1
$\begingroup$

This is one of my first problems involving partial derivatives and I don't understand how the partial works out to be $\frac{1}{d}$ given that $\pi=\frac{C}{d}$

I have to find:

$\frac{\partial\pi}{\partial C}$ and $\frac{\partial\pi}{\partial d}$

And I don't see how they'd turn out to be anything other than $0$ since, as I understand it, $C$ and $d$ are treated as constants depending on which derivative I'm taking.

$\endgroup$
1
$\begingroup$

As you see $\pi$ is a function of two variables $C$ and $d$. In common notation $$\pi(C,d)=\frac{C}{d}$$ which is like $f(x,y)$ in most problems. Assume now that someone asks you "to take the derivative of the function $\pi$". You ask naturally: "Ok, but with respect to which variable, $C$ or $d$?". "Aha, I should have specified that", he says and continues, "with respect let's say to the variable $C$". Then writting $$(\pi)'=\left(\frac{C}{d}\right)$$ does not indicate whether you take the derivative with repsect to $C$ or with respect to $d$. This problem is overcomed when we use the notation $$\frac{\partial \pi}{\partial C}$$ Now, think that $C$ is the variable $x$ you are used to and take the derivative of the function with respect to $C$, treating the other variable, i.e. $d$ as constant! That is $$\frac{\partial \pi}{\partial C}=\frac{1}{d}\cdot\frac{\partial}{\partial C}(C)=\frac{1}{d}\cdot1=\frac{1}{d}$$ Similarly $$\frac{\partial \pi}{\partial d}=C\frac{\partial}{\partial d}\left(\frac{1}{d}\right)=C\cdot\frac{-1}{d^2}=-\frac{C}{d^2}$$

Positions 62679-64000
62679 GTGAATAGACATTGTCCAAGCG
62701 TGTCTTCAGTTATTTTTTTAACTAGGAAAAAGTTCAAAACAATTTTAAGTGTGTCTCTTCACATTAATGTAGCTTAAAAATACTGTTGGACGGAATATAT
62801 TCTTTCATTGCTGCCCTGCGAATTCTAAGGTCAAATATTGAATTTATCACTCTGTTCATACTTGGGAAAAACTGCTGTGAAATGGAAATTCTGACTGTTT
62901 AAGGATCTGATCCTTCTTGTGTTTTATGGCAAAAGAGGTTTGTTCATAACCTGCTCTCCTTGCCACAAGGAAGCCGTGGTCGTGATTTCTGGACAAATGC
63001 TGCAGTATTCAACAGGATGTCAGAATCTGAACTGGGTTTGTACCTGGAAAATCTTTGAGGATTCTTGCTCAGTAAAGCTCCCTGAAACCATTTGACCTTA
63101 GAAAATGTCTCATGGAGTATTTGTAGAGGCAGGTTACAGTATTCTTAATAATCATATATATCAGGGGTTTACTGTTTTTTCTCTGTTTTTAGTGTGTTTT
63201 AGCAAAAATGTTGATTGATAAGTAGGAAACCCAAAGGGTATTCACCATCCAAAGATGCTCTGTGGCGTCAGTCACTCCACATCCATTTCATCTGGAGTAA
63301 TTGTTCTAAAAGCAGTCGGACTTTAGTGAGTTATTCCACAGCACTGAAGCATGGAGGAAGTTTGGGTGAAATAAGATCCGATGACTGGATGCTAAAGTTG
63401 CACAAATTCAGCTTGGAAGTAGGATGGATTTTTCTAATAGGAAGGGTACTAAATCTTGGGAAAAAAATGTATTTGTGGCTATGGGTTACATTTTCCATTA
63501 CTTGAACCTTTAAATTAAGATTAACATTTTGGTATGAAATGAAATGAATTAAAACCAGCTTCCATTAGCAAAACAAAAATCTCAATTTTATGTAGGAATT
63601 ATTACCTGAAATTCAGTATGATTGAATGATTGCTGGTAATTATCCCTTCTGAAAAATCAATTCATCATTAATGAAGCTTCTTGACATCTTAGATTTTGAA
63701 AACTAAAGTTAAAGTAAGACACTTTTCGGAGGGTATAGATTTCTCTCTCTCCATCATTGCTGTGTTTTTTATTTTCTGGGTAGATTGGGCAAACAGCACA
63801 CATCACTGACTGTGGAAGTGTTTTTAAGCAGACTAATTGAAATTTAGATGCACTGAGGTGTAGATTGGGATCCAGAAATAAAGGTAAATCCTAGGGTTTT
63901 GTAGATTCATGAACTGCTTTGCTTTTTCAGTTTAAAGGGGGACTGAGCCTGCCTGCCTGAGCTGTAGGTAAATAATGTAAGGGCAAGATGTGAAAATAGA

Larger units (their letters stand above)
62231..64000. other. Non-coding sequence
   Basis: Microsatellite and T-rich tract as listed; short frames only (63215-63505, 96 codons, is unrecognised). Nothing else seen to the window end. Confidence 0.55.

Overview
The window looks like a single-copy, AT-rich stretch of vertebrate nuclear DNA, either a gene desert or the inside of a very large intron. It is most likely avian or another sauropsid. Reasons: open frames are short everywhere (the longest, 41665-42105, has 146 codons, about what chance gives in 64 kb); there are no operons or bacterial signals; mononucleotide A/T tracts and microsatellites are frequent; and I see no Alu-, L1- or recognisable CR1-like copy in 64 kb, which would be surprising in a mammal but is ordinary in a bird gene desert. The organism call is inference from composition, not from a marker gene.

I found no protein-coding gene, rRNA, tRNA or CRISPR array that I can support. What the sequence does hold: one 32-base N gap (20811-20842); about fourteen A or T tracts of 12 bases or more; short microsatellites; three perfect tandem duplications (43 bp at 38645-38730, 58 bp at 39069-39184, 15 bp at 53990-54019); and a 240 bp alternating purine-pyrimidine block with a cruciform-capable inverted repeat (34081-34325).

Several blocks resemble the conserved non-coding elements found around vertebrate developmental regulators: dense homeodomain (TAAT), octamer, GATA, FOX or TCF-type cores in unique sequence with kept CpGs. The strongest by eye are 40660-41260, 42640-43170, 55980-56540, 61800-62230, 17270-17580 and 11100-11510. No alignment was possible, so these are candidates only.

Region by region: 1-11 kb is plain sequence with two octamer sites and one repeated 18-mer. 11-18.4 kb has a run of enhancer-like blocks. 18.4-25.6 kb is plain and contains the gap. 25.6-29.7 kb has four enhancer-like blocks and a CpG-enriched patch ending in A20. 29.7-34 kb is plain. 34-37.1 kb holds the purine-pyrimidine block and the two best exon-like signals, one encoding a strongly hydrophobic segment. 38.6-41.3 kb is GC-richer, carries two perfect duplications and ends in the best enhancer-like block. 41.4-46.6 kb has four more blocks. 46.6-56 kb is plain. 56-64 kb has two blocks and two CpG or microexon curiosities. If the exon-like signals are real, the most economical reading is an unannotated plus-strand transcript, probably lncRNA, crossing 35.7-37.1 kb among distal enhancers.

$\endgroup$
  • $\begingroup$ Perfect explanation! It makes so much since now. Thank you! $\endgroup$ – hax0r_n_code Mar 15 '14 at 22:27
  • $\begingroup$ @inquisitor You are welcome, mate! $\endgroup$ – Jimmy R. Mar 15 '14 at 22:28
0
$\begingroup$

d(pi)/dC = 1/d because C/d = C*(1/d) and d is fixed. Likewise, d(pi)/dd = -C/d^2 because C is fixed.

$\endgroup$

Your Answer

By clicking “Post Your Answer”, you agree to our terms of service, privacy policy and cookie policy

Not the answer you're looking for? Browse other questions tagged or ask your own question.